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Cargo theft prevention tips for 2024

Jan. 24, 2024
Cargo theft is on the rise. Here are some ways to stave of thieves, and trends to watch out for in 2024.

Cargo theft continues to plague freight haulers across the U.S., with thieves preying more on the trucking industry over the past five years, particularly around the holidays, according to the most recent CargoNet report. Just from Dec. 23, 2023 to Jan. 2, 2024, more than $7.5 million in goods were pilfered.

There are many things fleets and truck drivers can do to protect themselves from cargo theft, according to Scott Cornell of Travelers Inland Marine

They include:

Driver awareness

To prevent cargo theft, there needs to be awareness of cargo theft on all levels, from fleet executives to risk managers to, most importantly, truck drivers. “If you make the drivers aware… I think you'll find that your best frontline prevention method is the driver themselves,” Cornell said.

Instituting theft processes and procedures

According to Cornell, it’s essential to have good processes and procedures in place regarding cargo theft. For prevention, everyone in a fleet should know what to do and why they should do it. There should also be steps in place for when cargo theft does occur. You don’t want to have to figure out how to handle cargo theft after it happens; you should already know exactly what steps must be taken. 

Installing anti-theft equipment and technology

Fleets can use hard locking devices, rear door locks to prevent access, and cameras on the trailer and in the yard are another obvious method to catch a thief.

Even sensors tasked with simple jobs can also do the trick. For example, door sensors can trigger an alert. Certain fleet telematics and analytics platforms, such as Phillips' Connect1, can also alert fleets to rapid tire deflation, a sign of tire theft.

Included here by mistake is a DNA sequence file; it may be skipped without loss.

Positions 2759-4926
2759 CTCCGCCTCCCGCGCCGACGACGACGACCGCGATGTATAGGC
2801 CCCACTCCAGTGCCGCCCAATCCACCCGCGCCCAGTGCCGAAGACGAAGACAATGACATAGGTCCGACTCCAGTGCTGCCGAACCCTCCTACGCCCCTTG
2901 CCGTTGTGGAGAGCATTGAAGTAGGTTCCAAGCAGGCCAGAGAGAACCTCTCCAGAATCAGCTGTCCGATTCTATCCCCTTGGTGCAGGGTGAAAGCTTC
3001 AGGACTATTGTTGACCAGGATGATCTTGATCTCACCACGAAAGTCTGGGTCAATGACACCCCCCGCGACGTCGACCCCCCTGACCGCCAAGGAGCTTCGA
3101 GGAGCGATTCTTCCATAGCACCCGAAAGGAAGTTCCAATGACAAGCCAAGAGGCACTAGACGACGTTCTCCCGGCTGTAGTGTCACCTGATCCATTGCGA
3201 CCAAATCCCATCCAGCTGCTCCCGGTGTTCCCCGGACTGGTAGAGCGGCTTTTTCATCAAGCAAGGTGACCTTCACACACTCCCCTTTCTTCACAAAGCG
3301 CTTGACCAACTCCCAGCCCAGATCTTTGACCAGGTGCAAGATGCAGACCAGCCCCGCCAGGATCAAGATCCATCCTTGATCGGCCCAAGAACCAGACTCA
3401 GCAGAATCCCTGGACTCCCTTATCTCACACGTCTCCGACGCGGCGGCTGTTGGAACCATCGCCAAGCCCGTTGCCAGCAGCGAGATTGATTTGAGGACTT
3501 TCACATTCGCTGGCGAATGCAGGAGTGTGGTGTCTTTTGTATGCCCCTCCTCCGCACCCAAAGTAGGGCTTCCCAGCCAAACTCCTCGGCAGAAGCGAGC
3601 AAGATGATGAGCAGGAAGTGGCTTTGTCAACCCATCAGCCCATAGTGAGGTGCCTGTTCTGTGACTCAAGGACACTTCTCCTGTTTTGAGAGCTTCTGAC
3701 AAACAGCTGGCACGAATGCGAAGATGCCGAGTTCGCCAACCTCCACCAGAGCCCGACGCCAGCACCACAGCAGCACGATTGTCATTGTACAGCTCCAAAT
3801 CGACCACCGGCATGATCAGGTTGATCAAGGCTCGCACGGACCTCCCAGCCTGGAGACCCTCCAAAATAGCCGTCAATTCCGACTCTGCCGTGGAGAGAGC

Read more: How to prevent cargo theft with cameras

Educating all employees

To be more informed on the latest cargo theft trends, fleets can attend cargo theft conferences and webinars for additional training. One annual cargo theft conference is the Cargo Theft and Transportation Summit. There are also nonprofits devoted to preventing cargo theft that fleets can join and learn from, such as the Transported Asset Protection Association.

Theft trends for 2024

As logistics companies get wise to these crimes, the criminals have also evolved. According to CargoNet, this means more strategic cargo theft. This includes when thieves trick targets into giving them cargo through methods such as identity theft, fictitious pickup, and double brokering, according to Cornell. Strategic cargo theft is less risky for thieves than straight cargo theft because it doesn’t require the culprits to be physically present. Because of this reduced risk, Cornell believes strategic cargo theft will continue to be a problem in 2024. 

When it comes to stolen commodities, CargoNet reports that cargo thieves prefer shipments including “energy drinks, sodas, liquor, hard seltzers, motor oils, tires, and solar panels.” But CargoNet also notes a broader range of commodities have recently been targeted, including “footwear, clothing, beauty products, ATVs, and construction equipment.” According to Cornell, the economy drives what commodities are targeted for cargo theft; however, food and beverages are always targets because they’re consumable. 

Cornell noted that while areas such as Southern California, Texas, Florida, Georgia, Memphis, and Chicago are cargo theft hotspots, there are also increasing thefts in areas across the U.S. that didn’t see thefts previously. 

“Over the last 18 months, we've noticed cargo theft spreading into non-traditional areas of the country,” Cornell said. “Because if I'm stealing virtually, and I don't have to care about where it sits, I can target a load of meat coming out of Iowa instead of a load of meat coming out of Texas. As a thief, my thought process is going to be: ‘People in North Dakota don't think about cargo theft. So I'm going to target some loads coming out of North Dakota.’”

About the Author

Jenna Hume | Digital Editor

Digital Editor Jenna Hume previously worked as a writer in the gaming industry. She has a bachelor of fine arts degree in creative writing from Truman State University and a master of fine arts degree in writing from Lindenwood University. She is currently based in Missouri.